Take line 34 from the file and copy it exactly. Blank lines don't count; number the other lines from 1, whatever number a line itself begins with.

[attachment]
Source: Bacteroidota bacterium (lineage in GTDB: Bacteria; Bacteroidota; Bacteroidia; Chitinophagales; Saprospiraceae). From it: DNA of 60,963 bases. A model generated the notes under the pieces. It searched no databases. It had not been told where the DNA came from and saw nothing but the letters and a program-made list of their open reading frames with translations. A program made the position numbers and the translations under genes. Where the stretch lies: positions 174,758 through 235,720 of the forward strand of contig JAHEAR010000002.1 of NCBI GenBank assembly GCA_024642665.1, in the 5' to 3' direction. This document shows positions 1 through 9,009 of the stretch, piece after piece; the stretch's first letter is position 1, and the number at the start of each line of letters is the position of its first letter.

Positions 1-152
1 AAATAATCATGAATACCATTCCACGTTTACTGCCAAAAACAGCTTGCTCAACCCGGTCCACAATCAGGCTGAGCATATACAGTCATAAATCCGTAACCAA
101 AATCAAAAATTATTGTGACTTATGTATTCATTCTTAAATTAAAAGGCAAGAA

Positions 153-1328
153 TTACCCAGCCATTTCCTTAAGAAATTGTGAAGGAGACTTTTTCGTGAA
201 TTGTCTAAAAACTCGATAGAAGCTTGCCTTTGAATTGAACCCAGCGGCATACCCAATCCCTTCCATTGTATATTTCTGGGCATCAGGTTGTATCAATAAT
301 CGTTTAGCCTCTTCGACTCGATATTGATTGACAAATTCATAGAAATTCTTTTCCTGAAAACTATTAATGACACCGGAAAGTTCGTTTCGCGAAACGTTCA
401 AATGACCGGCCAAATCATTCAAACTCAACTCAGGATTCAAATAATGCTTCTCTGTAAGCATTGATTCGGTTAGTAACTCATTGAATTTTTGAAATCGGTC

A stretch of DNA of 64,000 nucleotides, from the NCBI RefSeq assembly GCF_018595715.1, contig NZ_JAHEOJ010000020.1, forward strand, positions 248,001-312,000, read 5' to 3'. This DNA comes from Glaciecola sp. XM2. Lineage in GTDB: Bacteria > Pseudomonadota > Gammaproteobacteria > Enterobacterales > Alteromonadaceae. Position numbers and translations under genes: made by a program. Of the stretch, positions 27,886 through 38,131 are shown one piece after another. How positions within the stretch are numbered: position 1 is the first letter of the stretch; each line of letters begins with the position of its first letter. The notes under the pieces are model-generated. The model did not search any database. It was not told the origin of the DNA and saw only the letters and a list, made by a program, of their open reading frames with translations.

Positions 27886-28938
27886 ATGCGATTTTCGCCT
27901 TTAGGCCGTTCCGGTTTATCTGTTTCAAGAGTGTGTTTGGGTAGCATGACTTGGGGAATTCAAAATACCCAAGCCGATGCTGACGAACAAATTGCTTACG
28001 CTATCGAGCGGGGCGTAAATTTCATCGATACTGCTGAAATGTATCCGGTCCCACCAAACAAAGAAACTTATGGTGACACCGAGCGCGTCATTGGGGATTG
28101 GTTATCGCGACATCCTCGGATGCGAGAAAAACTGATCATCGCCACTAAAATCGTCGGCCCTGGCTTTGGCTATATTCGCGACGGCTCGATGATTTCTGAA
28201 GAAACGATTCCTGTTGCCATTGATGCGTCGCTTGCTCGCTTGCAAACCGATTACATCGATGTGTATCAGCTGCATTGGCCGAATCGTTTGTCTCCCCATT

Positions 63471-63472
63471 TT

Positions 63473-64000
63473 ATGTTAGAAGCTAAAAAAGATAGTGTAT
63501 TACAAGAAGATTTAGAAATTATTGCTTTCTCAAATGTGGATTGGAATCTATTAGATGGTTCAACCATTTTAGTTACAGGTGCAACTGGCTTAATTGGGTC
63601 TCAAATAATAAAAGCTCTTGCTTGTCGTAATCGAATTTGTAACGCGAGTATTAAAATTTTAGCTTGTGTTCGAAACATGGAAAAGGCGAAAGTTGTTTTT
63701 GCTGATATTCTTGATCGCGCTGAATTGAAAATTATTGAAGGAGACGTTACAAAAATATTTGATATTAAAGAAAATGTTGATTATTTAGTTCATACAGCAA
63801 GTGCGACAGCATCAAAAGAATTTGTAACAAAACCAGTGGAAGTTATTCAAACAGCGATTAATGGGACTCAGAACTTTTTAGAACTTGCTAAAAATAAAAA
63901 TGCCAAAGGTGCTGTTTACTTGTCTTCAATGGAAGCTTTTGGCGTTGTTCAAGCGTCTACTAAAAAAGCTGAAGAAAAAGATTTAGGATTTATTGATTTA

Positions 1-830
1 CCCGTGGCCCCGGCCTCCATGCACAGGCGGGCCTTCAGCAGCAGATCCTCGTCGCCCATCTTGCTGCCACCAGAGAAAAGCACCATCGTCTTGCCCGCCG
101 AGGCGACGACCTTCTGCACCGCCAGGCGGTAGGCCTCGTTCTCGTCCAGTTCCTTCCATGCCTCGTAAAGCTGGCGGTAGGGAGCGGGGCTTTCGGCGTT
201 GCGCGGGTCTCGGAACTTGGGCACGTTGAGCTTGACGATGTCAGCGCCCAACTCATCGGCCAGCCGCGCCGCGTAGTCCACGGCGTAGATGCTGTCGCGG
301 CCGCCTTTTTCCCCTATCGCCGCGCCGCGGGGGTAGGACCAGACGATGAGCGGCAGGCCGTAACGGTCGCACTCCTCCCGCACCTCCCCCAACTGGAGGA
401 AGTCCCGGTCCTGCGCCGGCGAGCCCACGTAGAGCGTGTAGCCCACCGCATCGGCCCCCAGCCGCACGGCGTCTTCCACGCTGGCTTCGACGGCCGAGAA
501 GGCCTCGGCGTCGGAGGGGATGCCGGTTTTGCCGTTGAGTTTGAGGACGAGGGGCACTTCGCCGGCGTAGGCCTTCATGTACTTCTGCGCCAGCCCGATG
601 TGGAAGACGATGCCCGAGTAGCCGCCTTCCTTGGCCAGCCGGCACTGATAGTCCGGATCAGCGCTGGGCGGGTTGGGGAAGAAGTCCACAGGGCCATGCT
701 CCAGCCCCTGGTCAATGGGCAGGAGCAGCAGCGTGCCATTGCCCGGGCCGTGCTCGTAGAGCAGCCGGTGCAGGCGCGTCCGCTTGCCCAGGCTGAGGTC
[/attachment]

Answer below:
701 CCAGCCCCTGGTCAATGGGCAGGAGCAGCAGCGTGCCATTGCCCGGGCCGTGCTCGTAGAGCAGCCGGTGCAGGCGCGTCCGCTTGCCCAGGCTGAGGTC